May 31, 2020 — Today on Pentecost Sunday, Fr. Scott Santarosa, SJ, Provincial of Jesuits West, wrote a letter to Jesuits and Jesuit colleagues and friends on the death of George Floyd at the hands of law enforcement. “I hope we can be embarrassed and ashamed of ways we perpetuate injustice,” he wrote. “I hope we feel rage at the atrocities against George Floyd, Ahmaud Arbery and Breonna Taylor and at other atrocities against our African American brothers and sisters that were overlooked or forgotten or unreported or unrecorded.”
Protesters in Minneapolis gather on May 27, 2020. (CNS photo/Eric Miller, Reuters)
“We pray and mourn for them, their families and our nation,” he wrote. Read the full text of Fr. Santarosa’s letter to Jesuits and their partners in ministry below and SP 2005-31 Pentecost:
May 31, 2020
The Feast of Pentecost
Dear Brothers and Friends,
“And suddenly there came from the sky a noise like a strong driving wind, and it filled the entire house in which they were. Then there appeared to them tongues as of fire, which parted and came to rest on each one of them.” A noise like a strong, driving wind. Tongues of fire. These are images from our Scriptures today.
These are also images from the news, from cities all over our country, as people express rage at the violent death of George Floyd at the hands of Minneapolis law enforcement — yet another atrocity committed against a black life in this country. As you watched the video of that brutality, I imagine you likewise felt rage, as did I.
I was moved this morning by an article in the LA Times written by Kareem Abdul-Jabbar. He addresses the protests, the burning buildings, and the underlying racism this way: “I don’t want to see stores looted or even buildings burn. But African Americans have been living in a burning building for many years, choking on the smoke as flames burn closer and closer. Racism in America is like dust in the air. It seems invisible — even if you’re choking on it — until you let the sun in. Then you see it’s everywhere. As long as we keep shining that light, we have a chance of cleaning it wherever it lands. But we have to stay vigilant, because it’s always still in the air.”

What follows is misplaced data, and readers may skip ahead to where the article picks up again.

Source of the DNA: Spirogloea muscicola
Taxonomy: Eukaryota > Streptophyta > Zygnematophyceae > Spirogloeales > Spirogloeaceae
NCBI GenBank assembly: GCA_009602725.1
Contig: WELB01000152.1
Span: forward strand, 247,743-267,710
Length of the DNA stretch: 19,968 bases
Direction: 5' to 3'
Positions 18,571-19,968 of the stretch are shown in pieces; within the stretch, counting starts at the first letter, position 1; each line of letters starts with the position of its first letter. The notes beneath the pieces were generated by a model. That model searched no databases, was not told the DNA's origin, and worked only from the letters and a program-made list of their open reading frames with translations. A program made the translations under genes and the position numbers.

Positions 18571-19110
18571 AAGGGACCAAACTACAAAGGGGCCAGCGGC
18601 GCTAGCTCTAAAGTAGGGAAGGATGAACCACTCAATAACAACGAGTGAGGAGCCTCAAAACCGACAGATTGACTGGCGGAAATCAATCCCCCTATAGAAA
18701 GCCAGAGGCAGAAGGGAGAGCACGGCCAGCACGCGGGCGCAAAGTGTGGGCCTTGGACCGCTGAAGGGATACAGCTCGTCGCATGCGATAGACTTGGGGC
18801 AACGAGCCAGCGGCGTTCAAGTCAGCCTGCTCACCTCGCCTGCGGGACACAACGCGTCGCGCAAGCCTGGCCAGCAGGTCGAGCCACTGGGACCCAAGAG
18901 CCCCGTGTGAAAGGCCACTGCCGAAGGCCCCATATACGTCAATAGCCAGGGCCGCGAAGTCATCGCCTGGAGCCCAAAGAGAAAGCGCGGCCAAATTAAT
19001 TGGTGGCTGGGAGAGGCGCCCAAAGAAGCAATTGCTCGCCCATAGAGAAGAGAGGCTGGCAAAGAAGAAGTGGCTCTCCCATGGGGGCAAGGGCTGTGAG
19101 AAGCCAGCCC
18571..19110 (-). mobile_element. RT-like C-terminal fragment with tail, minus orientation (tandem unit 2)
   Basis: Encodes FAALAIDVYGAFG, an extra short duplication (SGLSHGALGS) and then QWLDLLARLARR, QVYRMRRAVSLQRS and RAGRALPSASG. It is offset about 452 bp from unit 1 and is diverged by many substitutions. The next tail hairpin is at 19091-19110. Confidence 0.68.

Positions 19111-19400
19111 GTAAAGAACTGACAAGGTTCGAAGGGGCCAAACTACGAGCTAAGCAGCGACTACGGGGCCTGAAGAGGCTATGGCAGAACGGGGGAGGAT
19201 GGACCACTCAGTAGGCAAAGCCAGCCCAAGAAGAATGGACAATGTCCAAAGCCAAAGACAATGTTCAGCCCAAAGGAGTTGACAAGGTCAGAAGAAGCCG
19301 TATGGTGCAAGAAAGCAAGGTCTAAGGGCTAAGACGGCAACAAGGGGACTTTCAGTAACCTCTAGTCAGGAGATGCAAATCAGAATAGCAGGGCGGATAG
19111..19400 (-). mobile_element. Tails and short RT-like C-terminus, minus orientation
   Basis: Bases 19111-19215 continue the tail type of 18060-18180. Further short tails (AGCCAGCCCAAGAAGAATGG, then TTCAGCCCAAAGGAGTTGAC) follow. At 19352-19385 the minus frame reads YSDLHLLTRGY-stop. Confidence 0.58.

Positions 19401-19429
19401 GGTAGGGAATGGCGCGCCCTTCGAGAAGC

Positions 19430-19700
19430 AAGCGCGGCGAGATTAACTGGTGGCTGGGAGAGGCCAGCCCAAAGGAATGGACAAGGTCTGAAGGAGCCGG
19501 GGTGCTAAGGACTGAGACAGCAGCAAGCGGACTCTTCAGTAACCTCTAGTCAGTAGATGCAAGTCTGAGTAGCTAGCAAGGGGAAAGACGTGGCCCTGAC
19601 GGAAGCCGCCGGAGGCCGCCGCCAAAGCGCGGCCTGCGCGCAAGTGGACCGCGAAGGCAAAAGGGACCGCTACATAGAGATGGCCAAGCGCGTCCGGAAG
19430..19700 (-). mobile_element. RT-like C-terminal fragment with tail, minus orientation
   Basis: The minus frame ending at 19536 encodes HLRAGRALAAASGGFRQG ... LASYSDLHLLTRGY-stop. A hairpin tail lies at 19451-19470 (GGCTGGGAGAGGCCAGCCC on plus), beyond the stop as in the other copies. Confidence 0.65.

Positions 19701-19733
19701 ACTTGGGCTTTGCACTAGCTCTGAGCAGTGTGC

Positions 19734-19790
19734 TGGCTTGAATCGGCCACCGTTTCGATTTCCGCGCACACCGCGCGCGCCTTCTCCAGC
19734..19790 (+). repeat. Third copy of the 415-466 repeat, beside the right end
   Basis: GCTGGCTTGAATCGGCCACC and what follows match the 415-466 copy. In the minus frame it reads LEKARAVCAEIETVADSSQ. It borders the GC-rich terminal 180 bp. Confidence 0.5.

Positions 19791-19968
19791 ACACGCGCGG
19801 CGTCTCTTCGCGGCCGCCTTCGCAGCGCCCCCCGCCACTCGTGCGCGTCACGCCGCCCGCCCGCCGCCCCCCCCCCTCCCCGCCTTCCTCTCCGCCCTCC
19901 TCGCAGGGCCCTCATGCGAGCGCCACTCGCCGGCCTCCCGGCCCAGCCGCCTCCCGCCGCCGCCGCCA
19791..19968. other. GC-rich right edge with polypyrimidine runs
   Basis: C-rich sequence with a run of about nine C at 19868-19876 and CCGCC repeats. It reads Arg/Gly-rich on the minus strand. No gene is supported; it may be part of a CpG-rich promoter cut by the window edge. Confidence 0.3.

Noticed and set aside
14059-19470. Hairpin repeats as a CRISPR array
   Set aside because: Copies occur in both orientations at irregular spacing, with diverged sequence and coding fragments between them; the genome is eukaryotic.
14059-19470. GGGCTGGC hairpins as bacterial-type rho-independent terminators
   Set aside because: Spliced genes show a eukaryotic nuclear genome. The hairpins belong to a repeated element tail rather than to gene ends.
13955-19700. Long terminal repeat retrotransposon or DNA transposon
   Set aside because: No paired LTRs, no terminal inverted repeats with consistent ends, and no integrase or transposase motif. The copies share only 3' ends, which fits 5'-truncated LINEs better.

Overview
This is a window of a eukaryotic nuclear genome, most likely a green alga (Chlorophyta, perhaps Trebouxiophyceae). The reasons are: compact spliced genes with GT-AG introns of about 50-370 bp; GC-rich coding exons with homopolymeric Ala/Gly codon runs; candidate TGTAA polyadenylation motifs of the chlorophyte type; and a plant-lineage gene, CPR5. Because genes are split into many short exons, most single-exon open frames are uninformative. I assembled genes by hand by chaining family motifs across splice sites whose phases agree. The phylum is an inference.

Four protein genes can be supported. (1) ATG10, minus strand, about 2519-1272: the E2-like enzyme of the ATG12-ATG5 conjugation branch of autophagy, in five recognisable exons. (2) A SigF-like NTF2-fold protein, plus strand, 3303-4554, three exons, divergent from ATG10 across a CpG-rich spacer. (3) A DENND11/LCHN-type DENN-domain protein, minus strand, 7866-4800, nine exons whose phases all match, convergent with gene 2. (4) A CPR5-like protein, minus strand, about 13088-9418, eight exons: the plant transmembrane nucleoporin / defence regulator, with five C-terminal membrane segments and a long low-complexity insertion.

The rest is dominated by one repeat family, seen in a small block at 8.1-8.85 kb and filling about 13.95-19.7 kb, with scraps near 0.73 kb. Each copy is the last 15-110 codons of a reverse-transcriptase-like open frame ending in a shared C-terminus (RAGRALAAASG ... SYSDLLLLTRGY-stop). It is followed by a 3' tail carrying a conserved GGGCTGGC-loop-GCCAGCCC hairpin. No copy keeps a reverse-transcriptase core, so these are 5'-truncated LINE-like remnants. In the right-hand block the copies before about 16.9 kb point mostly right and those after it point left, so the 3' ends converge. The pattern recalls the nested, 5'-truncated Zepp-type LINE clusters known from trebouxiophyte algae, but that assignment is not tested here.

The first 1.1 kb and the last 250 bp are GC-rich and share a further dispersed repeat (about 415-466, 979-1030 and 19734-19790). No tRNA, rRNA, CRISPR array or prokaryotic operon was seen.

That reminds me of a comment made by a Jesuit recently during a listening session. He said that because of stay-at-home orders, there is less traffic, the air is cleaner and he can see more clearly the surrounding mountains where he lives. Likewise, in this time of the coronavirus we can see more clearly the unjust structures of our society. We must face the ugly social and economic truths that black and Latino/a people are affected by the virus at a disproportionate rate. We must realize we disinvest as a society in health and social services for people of color, and that our systems fail on every level to provide opportunities for those same people. And in our Church and our Society, we wrestle with our own history of racism and struggle on a daily basis toward equity, justice and reconciliation.
It is my ardent prayer these days that we can truly be responsible to this Moment. I hope that we can let the light in, to see the very air we breathe, in all of its ugly truth. I hope we can be embarrassed and ashamed of ways we perpetuate injustice. I hope we feel rage at the atrocities against George Floyd, Ahmaud Arbery and Breonna Taylor and at other atrocities against our African American brothers and sisters that were overlooked or forgotten or unreported or unrecorded. I hope that we might double down on our commitment to the Universal Apostolic Preferences, to “walk with the poor, the outcasts of the world, whose dignity has been violated, in a mission of reconciliation and justice.”
We stand in solidarity with people of good will across our nation calling for justice for George Floyd, Ahmaud Arbery and Breonna Taylor. Just as importantly, we pray and mourn for them, their families and our nation.
The miracle of Pentecost is that those present could suddenly speak the languages of those around them, and they could hear others — strangers — speak in their own tongue. It is God’s deep desire that we be One — with God, with the Son, with the Spirit. With one another. May that be our deep desire, too.
Scott Santarosa, SJ